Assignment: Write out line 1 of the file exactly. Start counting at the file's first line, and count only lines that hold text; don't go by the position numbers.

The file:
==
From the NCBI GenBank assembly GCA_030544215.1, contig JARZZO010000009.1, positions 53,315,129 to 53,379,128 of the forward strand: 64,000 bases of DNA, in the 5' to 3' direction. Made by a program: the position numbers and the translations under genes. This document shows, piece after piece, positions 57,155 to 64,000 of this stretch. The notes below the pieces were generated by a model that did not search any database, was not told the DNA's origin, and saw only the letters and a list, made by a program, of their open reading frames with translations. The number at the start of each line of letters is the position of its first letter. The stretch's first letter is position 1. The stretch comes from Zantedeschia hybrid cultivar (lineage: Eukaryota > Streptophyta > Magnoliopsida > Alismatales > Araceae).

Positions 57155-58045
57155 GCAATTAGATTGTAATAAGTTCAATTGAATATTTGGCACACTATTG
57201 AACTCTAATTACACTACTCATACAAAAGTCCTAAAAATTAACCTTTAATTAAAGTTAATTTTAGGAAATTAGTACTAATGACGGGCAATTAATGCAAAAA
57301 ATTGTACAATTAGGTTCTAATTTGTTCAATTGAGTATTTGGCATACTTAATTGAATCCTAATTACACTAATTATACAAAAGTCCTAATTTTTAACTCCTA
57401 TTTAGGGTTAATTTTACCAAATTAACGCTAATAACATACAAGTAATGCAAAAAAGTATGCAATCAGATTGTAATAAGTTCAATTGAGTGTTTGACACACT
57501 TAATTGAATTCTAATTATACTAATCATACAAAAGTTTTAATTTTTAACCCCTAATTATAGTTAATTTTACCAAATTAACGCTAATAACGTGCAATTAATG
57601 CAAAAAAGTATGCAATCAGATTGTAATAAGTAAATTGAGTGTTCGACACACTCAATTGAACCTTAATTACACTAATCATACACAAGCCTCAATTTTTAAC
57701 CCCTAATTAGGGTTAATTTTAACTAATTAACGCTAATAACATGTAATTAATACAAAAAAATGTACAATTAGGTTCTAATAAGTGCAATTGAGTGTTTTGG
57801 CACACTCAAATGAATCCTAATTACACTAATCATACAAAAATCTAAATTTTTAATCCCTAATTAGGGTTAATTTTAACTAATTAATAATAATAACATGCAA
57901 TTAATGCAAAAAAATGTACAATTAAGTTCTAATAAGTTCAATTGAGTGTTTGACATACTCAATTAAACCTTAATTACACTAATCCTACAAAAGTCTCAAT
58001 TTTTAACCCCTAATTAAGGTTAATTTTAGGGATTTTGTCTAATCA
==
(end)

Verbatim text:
From the NCBI GenBank assembly GCA_030544215.1, contig JARZZO010000009.1, positions 53,315,129 to 53,379,128 of the forward strand: 64,000 bases of DNA, in the 5' to 3' direction. Made by a program: the position numbers and the translations under genes. This document shows, piece after piece, positions 57,155 to 64,000 of this stretch. The notes below the pieces were generated by a model that did not search any database, was not told the DNA's origin, and saw only the letters and a list, made by a program, of their open reading frames with translations. The number at the start of each line of letters is the position of its first letter. The stretch's first letter is position 1. The stretch comes from Zantedeschia hybrid cultivar (lineage: Eukaryota > Streptophyta > Magnoliopsida > Alismatales > Araceae).